Meet Duff Chapter 2
Meet Duff Chapter 2
His fingers flipped pages back to front. That shiny black book wasn’t a Bible after all. Disappointedly, most pages were blank, except one. The first page had one sentence; “Do what’s wrong, play the ancient song.” He could still hear the melody in his mind’s ear, but he didn’t remember enough of it to hum it–that song in the hills.
The book spoke to Morty loud and clear–straight to the point. That spiteful sentence sent coldness up his spine. It was like those words were spoken by an entity living within it. It became a loud talking book. It was meant for his eyes, silently screaming at him. But, he didn’t think he did anything wrong. At least, nothing he could recollect. He set the book down. THUMP!
Moments later, a loud squawking crow lands on the store’s front porch. There it was; a big black bird flapping its wings, happily hopping around in a circle repeating, “Morty! Morty! Morty! Do what’s wrong, play the ancient song!”
What! A Tap Dancing Bird that speaks! It mocks me! It knows my name?
Then, it turned its head. “NEVERMORE, MORTY!”
The bird pooped one big mound flying off to the hills leaving a few of its feathers still gliding, sailing, floating down in air. Morty flicked on the front porch light and grabbed a roll of paper towels to wipe it up before some sue crazy customer fell on his ass.
He swore to God he heard that dirty bird cackling a laugh all the way up to the hills. He had a BB rifle perched against the door. He didn’t think fast enough to blast the bird in the ass.
Sam, the ex-Marine walks out of darkness with a haircut like a shoe brush. He sees him on his hands and knees smearing it into a much bigger mess. He laughs, looking down as he stands on the porch.
“You get all the Shitty Jobs, huh, Shooter! It looks like you could screw up a wet dream, SON!“
“I guess so, Sam. That’s ME, screwing up a wet dream! Hey, get a load of this; a Crow landed, squawked my name, did a tap dance, took a crap, and then flew away laughing at me!”
“Maybe, that BIRD needs one good pellet in his ASS!”
“You got that right Homeboy! I forgot about the BB gun by the door.”
“A RIFLE should be locked and loaded at all times, SON.”
“I recon so.”
He paused. “Sam, did you just call me Shooter?”
He didn’t answer.
He tried a different question. “Hey Sam, the bird said, ‘Do what’s wrong, play the ancient song.’ What do you think that means?”
No one knows if he hears too good. When you survive to a certain age, it may be that you don’t remember what you heard moment to moment. It may be you don’t want to hear. Sam smiled and walked in the store.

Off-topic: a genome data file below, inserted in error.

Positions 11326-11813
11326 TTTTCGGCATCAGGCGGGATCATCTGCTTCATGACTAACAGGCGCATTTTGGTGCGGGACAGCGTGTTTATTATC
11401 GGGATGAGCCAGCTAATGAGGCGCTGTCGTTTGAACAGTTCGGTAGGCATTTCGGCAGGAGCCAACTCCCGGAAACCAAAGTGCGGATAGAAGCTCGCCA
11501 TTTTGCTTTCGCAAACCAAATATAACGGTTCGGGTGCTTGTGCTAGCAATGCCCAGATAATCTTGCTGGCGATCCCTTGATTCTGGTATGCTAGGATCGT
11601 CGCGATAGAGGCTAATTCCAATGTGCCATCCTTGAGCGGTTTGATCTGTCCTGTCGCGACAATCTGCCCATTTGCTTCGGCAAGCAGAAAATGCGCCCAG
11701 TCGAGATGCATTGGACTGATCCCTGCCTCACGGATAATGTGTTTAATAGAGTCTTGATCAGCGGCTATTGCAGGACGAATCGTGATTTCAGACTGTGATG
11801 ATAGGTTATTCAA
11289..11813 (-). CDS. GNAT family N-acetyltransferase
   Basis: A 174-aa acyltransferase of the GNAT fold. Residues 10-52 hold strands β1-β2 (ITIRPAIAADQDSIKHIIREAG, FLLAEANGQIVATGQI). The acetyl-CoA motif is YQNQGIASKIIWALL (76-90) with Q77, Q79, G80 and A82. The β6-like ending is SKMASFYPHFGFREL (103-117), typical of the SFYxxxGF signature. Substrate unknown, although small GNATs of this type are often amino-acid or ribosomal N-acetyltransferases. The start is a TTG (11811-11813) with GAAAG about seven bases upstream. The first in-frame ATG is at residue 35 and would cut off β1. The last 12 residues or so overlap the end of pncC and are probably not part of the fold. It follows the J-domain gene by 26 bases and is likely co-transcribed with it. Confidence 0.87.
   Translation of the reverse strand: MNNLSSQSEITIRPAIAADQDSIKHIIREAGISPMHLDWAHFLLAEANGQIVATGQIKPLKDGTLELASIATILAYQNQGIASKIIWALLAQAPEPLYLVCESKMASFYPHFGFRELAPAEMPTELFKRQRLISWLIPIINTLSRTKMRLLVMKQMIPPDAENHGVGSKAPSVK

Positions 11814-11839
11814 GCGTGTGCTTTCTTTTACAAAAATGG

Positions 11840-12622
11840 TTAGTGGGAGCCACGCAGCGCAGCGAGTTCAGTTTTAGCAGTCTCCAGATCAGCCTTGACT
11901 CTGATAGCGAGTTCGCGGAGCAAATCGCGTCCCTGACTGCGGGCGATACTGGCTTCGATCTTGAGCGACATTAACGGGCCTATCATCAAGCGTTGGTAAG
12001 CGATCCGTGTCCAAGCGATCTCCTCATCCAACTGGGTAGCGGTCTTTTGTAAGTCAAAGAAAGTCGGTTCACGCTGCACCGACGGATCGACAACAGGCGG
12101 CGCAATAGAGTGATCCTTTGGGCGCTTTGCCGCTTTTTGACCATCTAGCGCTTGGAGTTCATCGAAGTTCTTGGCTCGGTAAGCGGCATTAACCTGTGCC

He goes over to the pinball machine in the corner. He plays until he gets his dose. He lives anonymously in the back of the store. He survives on his Pension and Social Security. He has no strings to tie him down. He drinks and smokes like there’s no tomorrow. He’s got Cancer. He takes the Marijuana he needs in the back. He doesn’t talk about if it helps or not.
Minutes later, a short stranger bops up the stairs. Morty looked up at him saying HELLO. He realized this guy was not a kid. He didn’t know there were three foot grown men in town. He was small enough to be a doll sitting in a girl’s doll house chair.
He walks in the store gathering up what he needs. He puts it all on the counter top. Sam looks straight across to eye level of someone of average height. He then corrects in a split second, looking down with a half smile as he continues playing.
Pam handles the purchase taking his money bagging it all up. The stranger walks out with full paper bag under one arm. He looks like an ant carrying a juicy prize Caterpillar.
He walks down the stairs to the driveway and across the street.
Morty watched him walk up the trail while as he cleaned the mess up. He stood up walking back inside.
“Pam, I didn’t know there was a Midget in town!“
“He’s a Dwarf, Morty. Dwarves are shorter.“
“She’s right,” Sam says.
Pam knows stuff like that.
“What did he buy?”
She laughs. “Beef Jerky, Candy Bars, and Energy Drinks–crap that stunts your growth!“
“Ha! Very funny! Aren’t we supposed to be politically correct these days?”
“Not if you live in a small politically incorrect town,” she said smiling.
Sam looks at Pam.
Morty dries tears of laughter.
He walked to the front porch. He looked up to the Dwarf standing at the top of the trail. The short man waves, then enters the bushes. Morty stood staring. The music played again. A lantern popped out waving back and forth.
“Look! See that lantern?”
Sam covered his head and fell to the floor at the noise.
Morty and Pam looked down at him laying on the floor looking up.
There was a huge explosion that wasn’t more than a mile away. All the windows rocked, the walls shuddered, and the front door chattered opening and closing a bunch of times. They knew exactly what the BANG was. About ten more flies flew in.